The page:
WATCH Jeremy Hunt blasts Airbus over 'inappropriate' Brexit warnings that could end in 'disaster'
A top Cabinet minister has blasted global giant Airbus and its allies for making “inappropriate” warnings over Brexit.
Health Secretary Jeremy Hunt slammed the firm, and other companies which have spoken out, for making “threats” and “undermining” the Government negotiations with Brussels.
Earlier this week, the aviation and defence company said it could move abroad due to the uncertainty around trading arrangements after the UK quits the EU.
Its sounding of the alarm was matched by car manufacturer BMW, which said it would have to begin implementing contingency plans if clarity does not come soon.
And the leaders of five major business lobby groups joined forces today to warn the Prime Minister that “time is running out” for firms who want security for the future.
But Mr Hunt pushed back against the “siren voices” this morning, and insisted the cries of panic could lead the country towards “absolute disaster”.
“It’s completely inappropriate for businesses to be making these kinds of threats,” the Health Secretary told the BBC Andrew Marr show this morning.
“We are in an absolutely critical moment in the Brexit discussions and what that means is that we need to get behind Theresa May to deliver the best possible Brexit: a clean Brexit."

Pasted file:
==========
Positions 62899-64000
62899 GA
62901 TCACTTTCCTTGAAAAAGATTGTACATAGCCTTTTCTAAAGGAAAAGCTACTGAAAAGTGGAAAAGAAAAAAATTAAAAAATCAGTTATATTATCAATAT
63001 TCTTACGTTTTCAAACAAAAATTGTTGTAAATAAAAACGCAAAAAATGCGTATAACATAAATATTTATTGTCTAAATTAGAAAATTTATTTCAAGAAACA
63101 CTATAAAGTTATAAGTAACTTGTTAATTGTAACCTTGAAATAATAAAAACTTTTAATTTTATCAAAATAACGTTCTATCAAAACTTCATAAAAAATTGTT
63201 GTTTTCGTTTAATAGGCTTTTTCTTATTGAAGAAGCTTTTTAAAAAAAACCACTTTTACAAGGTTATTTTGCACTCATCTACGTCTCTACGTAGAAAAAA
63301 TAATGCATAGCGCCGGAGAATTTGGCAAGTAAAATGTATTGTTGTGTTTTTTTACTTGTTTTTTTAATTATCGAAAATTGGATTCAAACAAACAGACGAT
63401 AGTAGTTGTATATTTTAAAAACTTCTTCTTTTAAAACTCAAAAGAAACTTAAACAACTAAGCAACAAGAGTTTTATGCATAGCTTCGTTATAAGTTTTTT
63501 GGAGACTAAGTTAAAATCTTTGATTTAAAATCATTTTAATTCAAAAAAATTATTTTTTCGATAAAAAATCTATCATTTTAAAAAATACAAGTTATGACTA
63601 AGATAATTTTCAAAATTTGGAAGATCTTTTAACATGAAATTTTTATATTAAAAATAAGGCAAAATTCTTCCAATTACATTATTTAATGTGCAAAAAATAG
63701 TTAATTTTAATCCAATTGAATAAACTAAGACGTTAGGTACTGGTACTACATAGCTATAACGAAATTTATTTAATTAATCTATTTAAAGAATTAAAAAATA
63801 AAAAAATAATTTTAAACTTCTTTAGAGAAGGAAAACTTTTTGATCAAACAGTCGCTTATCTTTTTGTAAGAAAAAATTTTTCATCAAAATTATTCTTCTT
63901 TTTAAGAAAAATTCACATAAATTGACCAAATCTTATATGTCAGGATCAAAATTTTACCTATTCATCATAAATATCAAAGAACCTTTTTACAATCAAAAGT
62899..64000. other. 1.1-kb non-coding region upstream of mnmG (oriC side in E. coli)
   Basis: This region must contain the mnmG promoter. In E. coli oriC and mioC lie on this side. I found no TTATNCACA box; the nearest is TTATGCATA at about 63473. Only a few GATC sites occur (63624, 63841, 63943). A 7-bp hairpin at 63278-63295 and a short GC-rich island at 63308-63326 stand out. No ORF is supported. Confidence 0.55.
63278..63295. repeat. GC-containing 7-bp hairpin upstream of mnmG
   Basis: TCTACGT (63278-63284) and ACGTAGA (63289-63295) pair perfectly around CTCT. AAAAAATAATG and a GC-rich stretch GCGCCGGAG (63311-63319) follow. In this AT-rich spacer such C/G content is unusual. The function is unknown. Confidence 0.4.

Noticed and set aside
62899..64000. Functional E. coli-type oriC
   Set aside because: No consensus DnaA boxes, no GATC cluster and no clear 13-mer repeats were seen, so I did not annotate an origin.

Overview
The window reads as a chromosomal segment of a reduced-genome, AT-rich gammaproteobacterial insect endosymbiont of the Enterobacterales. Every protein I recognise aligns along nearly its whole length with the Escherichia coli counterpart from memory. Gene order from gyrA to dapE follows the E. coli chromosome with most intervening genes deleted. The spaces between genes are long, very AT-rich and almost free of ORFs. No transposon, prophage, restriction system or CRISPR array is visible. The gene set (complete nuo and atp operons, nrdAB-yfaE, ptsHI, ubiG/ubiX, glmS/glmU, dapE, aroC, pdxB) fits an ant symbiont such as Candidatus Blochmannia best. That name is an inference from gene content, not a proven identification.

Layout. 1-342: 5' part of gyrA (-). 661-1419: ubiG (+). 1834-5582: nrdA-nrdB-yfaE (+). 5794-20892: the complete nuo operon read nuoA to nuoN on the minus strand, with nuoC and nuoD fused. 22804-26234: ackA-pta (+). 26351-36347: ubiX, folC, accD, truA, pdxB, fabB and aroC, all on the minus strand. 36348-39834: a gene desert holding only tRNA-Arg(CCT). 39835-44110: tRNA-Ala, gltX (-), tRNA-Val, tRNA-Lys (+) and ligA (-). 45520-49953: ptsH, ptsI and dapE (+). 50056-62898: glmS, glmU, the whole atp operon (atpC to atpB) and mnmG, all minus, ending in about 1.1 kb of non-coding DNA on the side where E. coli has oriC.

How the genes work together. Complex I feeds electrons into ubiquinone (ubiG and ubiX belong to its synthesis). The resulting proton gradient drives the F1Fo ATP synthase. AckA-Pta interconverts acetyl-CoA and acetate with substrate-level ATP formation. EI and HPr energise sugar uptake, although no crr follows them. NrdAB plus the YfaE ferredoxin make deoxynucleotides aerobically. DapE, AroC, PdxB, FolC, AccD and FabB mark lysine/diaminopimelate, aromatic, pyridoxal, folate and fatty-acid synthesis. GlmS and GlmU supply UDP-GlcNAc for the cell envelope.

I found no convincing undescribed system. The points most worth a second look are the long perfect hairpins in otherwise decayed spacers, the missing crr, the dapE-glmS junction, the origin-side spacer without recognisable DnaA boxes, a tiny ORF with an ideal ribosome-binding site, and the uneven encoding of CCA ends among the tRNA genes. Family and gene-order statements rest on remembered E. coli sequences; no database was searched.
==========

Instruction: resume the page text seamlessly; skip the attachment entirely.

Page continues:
He argued firms wanted "clarity and certainty", and he added: "The more we undermine Theresa May, the more likely we are to end up with a fudge, which would be an absolute disaster for everyone.”
Elsewhere, Mr Hunt admitted there would not be “very much” of the so-called ‘Brexit dividend’ in the first period once the UK quits the EU, as it will be paying huge sums in a divorce settlement.
The Government has been slammed over the last week after it promised cash no longer under the control of Brussels would go towards a £20bn annual boost for the NHS.
Mr Hunt was left red-faced during his interview, when he was confronted with his previous comments about how any slight dip in the economy after Brexit would kill off any hoped-for dividend.
But he was unable to spell out where the taxation to make up shortfalls in the 3.4% a year NHS injection would come from.
He left the door open to hikes in VAT and to breaking the Tory manifesto pledge to continue cuts to corporation tax.